Over the last two years, I have had the privilege of speaking with hundreds of people who share my story. People’s whose lives are impacted by autism in ways that the statistics and research can’t quantify or qualify.
It’s the silent and subtle ways that societal pressure eats away at the esteem of young students who fail to measure up to the social norms and unwritten rules of acceptable social behavior.
Like me, there are many who “passed” and pretended our way through life because being someone else, pretending to understand the unwritten rules, wasn’t a matter of social acceptance, it became a matter of survival.
Below is an excerpt from my new book I am Strong: The Life and Journey of an Autistic Pastor.
Fear and False Images
When I was in middle school, the fear of not being enough finally took its grip on my life. The fear of not being enough wrapped its fingers around my throat and squeezed with enough force to finally squeeze the life out of me. My life, the life that God had given me, the life that was complete with imperfections and weaknesses, began to disappear. What began to emerge was an image. I was not a ninety-foot statue, but it was a larger-than-life false representation of the real me nonetheless.
One of the first signs that I was erecting a false image was the decline of my academic interest. I had always been a great student growing up. I loved to read. I enjoyed learning. I can remember the feeling of accomplishment and joy when I was able to grasp new ideas and new concepts. One of my favorite subjects was history. I particularly enjoyed biographies and documentaries. I found something intriguing about the stories of historic people and places. Even more than fiction, the life stories of historical figures captured my imagination in ways that nothing else could. Education was my gateway into the world. Education was my strength; it was where I found value. School was the place where I could prove I was more than just an odd bird who didn’t socialize much; school made me special.
All that seemed to change in middle school. As it turned out, being smart and being a bookworm didn’t make me special, it made me stupid. I never did quite understand the irony of how being smart in middle school could make me feel so stupid and ignorant. It felt as though the more visible my academic achievements were, the more violent middle school became. Middle school was violent because any attempt to change a person without love is an act of violence.
The moment I stopped loving myself was the moment I became violent and dangerous, not to others, but to myself.
I once heard a story of a man isolated on a deserted island for years. Realizing he would be on the island for an extended period of time, he decided to make himself some shelter. The story goes on to say that after some time had lapsed, another man washed up on the shore of this remote deserted island. After spending years alone on the island, the first man was excited to see another human being. Running up to his new visitor, he said, “I am so excited to see another human being after all these years. Let me show you around the island!” The man quickly grabbed his new friend by the hand and dragged him to a location on the island where there were three huts made from sticks, trees, and mud. The second man was puzzled by the three dwellings and asked the first man, “What are the three huts for?” The first man quickly responded, “I knew I would be here a while, so I decided I needed to make myself some shelter. The first hut is my home.” “Great” the second man replied, “What is the hut in the middle?” The first man replied, “Well, I am a devout Christian, so I knew I would need a place to worship. The second hut is my church.” “Great,” the second man replied. “I am a Christian, too. May I ask what the third hut is for?” “Oh,” said the first man, “that’s the church I used to attend.”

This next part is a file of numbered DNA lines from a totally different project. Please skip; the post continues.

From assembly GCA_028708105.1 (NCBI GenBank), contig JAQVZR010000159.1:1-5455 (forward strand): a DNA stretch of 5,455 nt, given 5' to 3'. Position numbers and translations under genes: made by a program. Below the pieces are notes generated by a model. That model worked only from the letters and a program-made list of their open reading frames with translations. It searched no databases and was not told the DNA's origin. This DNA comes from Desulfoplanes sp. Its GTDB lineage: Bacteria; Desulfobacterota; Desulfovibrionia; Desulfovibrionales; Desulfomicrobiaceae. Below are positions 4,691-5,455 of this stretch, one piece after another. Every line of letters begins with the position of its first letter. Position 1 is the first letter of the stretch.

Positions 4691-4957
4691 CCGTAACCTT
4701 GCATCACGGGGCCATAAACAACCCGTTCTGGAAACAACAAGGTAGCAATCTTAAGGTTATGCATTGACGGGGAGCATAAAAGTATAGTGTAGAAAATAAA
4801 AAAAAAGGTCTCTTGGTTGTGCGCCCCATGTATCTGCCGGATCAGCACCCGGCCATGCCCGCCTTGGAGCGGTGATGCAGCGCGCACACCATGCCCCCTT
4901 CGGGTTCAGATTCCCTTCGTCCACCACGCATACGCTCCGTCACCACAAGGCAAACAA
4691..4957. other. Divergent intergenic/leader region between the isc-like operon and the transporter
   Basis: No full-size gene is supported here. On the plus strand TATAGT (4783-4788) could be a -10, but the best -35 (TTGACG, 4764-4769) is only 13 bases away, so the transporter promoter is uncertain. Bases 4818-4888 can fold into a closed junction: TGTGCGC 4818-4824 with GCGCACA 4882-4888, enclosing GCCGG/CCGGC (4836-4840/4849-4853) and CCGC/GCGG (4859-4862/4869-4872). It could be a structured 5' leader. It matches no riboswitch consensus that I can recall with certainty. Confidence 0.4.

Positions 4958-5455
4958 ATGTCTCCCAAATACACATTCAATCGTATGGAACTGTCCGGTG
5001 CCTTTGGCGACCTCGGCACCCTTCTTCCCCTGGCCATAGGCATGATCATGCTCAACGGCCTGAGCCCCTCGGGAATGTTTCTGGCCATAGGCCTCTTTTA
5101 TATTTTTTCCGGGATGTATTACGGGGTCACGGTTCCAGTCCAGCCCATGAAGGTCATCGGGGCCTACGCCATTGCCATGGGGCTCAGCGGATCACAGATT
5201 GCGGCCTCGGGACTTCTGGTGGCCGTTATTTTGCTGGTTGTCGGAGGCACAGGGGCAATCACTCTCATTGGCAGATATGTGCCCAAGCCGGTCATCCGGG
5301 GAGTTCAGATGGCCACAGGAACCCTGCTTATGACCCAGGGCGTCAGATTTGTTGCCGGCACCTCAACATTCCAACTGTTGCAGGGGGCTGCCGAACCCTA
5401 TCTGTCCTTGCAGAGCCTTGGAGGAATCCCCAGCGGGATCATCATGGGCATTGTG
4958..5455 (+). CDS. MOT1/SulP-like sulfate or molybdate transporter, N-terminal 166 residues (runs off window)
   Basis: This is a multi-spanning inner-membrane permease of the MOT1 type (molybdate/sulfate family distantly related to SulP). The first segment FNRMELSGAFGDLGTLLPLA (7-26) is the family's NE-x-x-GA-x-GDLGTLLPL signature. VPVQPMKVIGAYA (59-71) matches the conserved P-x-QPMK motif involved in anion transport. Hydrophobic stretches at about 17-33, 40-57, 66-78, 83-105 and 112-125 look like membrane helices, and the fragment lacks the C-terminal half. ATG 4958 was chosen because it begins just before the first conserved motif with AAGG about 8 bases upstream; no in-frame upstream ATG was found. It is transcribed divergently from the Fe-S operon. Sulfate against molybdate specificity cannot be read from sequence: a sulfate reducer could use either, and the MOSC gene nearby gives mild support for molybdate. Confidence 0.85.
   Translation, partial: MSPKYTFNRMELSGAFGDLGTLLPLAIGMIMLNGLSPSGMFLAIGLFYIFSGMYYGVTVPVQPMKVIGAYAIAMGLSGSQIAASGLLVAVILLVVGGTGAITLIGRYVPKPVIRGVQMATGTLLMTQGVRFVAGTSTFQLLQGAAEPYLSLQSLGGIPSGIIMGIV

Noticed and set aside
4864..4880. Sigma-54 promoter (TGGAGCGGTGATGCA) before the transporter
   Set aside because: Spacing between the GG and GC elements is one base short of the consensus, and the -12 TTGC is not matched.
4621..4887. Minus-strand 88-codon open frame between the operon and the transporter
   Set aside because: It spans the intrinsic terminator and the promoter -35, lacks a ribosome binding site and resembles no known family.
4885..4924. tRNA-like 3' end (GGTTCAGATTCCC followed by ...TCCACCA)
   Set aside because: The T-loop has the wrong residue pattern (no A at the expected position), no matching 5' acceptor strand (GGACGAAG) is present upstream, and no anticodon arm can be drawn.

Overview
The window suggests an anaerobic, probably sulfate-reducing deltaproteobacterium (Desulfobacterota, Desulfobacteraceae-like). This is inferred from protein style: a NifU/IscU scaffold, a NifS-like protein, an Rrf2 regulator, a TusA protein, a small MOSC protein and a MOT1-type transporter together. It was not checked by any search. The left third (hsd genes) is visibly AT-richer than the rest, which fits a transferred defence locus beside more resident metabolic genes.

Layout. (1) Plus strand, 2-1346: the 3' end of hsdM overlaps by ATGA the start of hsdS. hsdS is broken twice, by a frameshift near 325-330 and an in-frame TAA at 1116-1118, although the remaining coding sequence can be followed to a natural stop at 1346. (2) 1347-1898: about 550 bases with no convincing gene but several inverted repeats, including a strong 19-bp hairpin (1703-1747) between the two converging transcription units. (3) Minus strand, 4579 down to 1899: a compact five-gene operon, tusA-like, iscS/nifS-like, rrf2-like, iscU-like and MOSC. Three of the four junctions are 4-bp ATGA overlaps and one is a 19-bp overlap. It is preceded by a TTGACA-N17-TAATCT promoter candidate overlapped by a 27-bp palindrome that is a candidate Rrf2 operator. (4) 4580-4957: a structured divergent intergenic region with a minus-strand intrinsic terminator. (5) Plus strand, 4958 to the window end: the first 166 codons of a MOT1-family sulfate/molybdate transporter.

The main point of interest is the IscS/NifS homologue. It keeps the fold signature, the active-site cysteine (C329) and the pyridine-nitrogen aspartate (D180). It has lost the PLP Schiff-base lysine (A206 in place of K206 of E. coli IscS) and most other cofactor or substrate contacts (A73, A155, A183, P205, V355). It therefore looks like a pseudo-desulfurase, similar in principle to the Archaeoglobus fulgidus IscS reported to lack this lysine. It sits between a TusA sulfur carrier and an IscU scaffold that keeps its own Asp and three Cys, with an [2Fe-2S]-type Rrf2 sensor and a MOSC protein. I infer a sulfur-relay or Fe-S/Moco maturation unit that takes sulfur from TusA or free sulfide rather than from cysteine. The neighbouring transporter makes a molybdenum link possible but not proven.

Life for many people is similar to the story of this man. We can blame the world for our lack of peace when the reality is that we have a more difficult time getting along with ourselves than we do getting along with others. Bullying played a role in my life over those years, but if I were to be honest, the person who was most violent toward me was myself. I wasn’t able to have a healthy relationship with myself. No one person made me feel as bad and as worthless as I made myself feel. When we are unhappy with who we are and how God made us, it leads to a massive downward spiral into violence against self. While I never turned to self-harm as a means of violence against myself, I did change who I was because I was unhappy with how I was made. I was unhappy with the fact that no matter how hard I tried, I could not be as outgoing as the other kids my age. I was terribly unhappy with how socially inept I seemed to be. I was painfully unhappy about the fact that being smart was not cool and definitely not popular. The thought of being different made me feel deficient.
Now, what I am about to say next will most likely go against most of your traditional view of faith and maybe even your traditional view of sin, but before you completely abandon ship, I want you to take a close look at the perspective I am offering, and determine for yourself if it even remotely explains our human proclivity to behave badly. Are you ready? Being “lost” is not about bad behavior; being lost is the result of doing a bad job of being someone that God didn’t create you to be. You will always fail at being someone you were not meant to be. The result of the continued failure to be someone you are not is the bad behavior (sin) that is merely an effort to make ourselves less deficient, less depressed, or less different than everyone else. Sin is the result of a continued dissatisfaction with who God made us to be.
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